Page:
Karen and I are now nearing the end of our odyssey to investigate as many printed sources of Scottish fiddle music from about 1750-1840 as we can. On the way back from Aberdeen yesterday we realised that we only have two library visits left to make, and then we will have seen pretty much everything relevant that’s in Charles Gore’s Scottish Music Index.
Down in the basement of Aberdeen’s iconic Sir Duncan Rice library we were looking at two of Joshua Campbell’s books, both from Glasgow around 1788. One is a substantial, handsome volume A Collection of New Reels & Highland Strathspeys, which contains mostly strathspeys of great character, some with variations. The other, A Collection of the Newest & best Reels and Minuets, is a cheaper pocket book of tunes collected from other sources. It’s very curious that strathspeys were given the big authoritative expensive treatment, while reels and minuets were relegated to a cheaper, more rough-and-ready publication. Did strathspeys have more cultural cachet? Or was the smaller book a reaction to the commercial failure of the bigger one?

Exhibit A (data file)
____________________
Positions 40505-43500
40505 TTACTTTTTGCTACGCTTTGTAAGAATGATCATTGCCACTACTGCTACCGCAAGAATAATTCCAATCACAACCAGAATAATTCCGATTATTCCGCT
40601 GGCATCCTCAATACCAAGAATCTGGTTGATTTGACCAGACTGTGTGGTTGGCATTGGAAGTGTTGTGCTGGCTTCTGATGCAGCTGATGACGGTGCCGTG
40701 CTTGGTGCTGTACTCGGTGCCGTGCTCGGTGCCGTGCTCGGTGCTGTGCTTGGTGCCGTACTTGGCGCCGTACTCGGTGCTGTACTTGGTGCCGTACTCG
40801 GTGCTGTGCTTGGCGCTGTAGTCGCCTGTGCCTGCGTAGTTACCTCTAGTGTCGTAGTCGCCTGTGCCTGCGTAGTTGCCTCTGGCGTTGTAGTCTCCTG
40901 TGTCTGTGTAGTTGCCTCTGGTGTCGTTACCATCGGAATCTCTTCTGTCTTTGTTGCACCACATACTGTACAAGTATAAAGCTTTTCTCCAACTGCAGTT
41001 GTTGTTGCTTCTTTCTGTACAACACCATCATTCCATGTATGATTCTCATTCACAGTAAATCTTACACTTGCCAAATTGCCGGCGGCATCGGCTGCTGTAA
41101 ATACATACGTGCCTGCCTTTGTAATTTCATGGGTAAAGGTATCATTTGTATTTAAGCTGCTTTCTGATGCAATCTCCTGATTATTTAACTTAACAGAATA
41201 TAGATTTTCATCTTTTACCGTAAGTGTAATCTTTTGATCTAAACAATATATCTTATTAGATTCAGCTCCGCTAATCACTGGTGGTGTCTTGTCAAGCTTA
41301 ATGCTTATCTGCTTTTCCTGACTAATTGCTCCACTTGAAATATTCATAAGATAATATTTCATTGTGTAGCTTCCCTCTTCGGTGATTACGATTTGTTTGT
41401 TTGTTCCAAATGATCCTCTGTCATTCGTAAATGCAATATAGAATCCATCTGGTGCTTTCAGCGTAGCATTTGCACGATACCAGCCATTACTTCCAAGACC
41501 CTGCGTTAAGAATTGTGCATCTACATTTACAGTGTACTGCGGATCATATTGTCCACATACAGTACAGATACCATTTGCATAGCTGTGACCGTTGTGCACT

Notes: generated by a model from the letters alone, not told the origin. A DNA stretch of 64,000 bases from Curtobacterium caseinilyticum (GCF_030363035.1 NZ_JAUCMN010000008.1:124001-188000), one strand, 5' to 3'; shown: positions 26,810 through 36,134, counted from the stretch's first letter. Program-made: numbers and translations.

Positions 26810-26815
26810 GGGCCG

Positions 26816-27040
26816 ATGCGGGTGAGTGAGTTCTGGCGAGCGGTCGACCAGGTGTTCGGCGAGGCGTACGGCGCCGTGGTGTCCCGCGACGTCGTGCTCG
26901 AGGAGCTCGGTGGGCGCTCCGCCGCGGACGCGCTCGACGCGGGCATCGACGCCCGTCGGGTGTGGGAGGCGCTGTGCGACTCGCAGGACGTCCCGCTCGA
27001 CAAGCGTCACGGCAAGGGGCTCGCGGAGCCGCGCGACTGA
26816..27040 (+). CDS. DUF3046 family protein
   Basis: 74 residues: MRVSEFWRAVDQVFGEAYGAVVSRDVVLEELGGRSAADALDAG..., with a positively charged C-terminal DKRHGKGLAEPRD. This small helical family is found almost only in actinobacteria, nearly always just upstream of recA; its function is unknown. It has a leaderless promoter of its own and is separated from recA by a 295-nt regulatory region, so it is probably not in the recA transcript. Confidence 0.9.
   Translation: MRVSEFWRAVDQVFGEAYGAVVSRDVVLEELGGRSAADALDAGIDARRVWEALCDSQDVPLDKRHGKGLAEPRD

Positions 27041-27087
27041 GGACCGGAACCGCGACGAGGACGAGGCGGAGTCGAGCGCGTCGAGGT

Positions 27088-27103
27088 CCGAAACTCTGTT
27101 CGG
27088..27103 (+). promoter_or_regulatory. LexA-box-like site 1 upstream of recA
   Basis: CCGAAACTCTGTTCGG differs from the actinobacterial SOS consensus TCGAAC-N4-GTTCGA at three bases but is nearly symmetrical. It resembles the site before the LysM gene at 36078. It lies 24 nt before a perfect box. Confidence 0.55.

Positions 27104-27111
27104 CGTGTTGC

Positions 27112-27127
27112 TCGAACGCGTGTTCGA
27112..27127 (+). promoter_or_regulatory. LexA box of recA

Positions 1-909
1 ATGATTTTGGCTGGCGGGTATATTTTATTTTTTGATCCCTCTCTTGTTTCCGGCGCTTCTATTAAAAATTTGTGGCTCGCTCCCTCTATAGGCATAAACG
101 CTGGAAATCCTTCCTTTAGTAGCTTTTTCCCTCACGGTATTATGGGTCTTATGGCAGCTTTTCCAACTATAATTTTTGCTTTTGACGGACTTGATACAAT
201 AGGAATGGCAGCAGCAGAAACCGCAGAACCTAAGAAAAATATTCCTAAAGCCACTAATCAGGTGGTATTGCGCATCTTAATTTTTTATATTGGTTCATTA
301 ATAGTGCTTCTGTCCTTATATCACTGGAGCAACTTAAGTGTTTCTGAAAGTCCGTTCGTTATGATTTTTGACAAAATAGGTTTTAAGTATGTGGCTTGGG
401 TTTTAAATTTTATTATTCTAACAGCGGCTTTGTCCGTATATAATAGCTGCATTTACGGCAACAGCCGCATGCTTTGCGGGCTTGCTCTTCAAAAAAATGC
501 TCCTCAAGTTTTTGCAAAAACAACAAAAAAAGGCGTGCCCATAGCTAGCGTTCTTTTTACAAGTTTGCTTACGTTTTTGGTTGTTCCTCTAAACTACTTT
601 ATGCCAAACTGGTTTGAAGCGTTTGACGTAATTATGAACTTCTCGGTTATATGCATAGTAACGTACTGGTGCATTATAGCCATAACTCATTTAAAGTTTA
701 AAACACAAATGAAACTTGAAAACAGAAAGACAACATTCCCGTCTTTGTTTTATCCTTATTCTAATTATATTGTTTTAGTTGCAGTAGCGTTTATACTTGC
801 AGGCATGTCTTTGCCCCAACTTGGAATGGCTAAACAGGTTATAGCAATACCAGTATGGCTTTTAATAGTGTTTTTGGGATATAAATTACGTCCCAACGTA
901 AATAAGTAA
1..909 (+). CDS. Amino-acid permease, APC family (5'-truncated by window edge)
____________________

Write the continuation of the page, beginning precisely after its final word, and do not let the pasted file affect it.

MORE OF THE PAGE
Either way, the books contain an object lesson in early strathspey style, as the tune ‘The New Town of Edinburgh’ appears in both. In the wee book it’s a reel, almost exactly as it had appeared in Bremner’s similarly small A Collection of Scots Reels book decades earlier. But in the big book, it’s a strathspey, and not only has it the characteristic dotted and back-dotted rhythms, but the tune is decorated liberally with semiquaver runs. Bremner has to point out in his Scots Reels (c.1757) that ‘The Strathspey Reels are play’d much slower than the others’ (p38) and his example ‘The Fir Tree’ has a similar combination of dotted rhythms and semiquaver passages. So playing a reel as a ‘Strathspey reel’ could involve more than just changing the rhythm and the bowing: there was an opportunity to fit in more notes as well.